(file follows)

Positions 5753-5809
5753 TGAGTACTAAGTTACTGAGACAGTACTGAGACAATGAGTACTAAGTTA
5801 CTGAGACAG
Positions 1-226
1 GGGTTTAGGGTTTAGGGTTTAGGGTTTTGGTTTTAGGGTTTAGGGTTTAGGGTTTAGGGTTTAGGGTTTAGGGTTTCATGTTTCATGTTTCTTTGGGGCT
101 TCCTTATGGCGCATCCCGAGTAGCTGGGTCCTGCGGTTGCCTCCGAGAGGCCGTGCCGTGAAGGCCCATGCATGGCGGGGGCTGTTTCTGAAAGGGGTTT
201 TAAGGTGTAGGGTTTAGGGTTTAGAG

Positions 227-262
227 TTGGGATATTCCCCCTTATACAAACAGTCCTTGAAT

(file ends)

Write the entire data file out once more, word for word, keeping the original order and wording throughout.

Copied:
Positions 5753-5809
5753 TGAGTACTAAGTTACTGAGACAGTACTGAGACAATGAGTACTAAGTTA
5801 CTGAGACAG
Positions 1-226
1 GGGTTTAGGGTTTAGGGTTTAGGGTTTTGGTTTTAGGGTTTAGGGTTTAGGGTTTAGGGTTTAGGGTTTAGGGTTTCATGTTTCATGTTTCTTTGGGGCT
101 TCCTTATGGCGCATCCCGAGTAGCTGGGTCCTGCGGTTGCCTCCGAGAGGCCGTGCCGTGAAGGCCCATGCATGGCGGGGGCTGTTTCTGAAAGGGGTTT
201 TAAGGTGTAGGGTTTAGGGTTTAGAG

Positions 227-262
227 TTGGGATATTCCCCCTTATACAAACAGTCCTTGAAT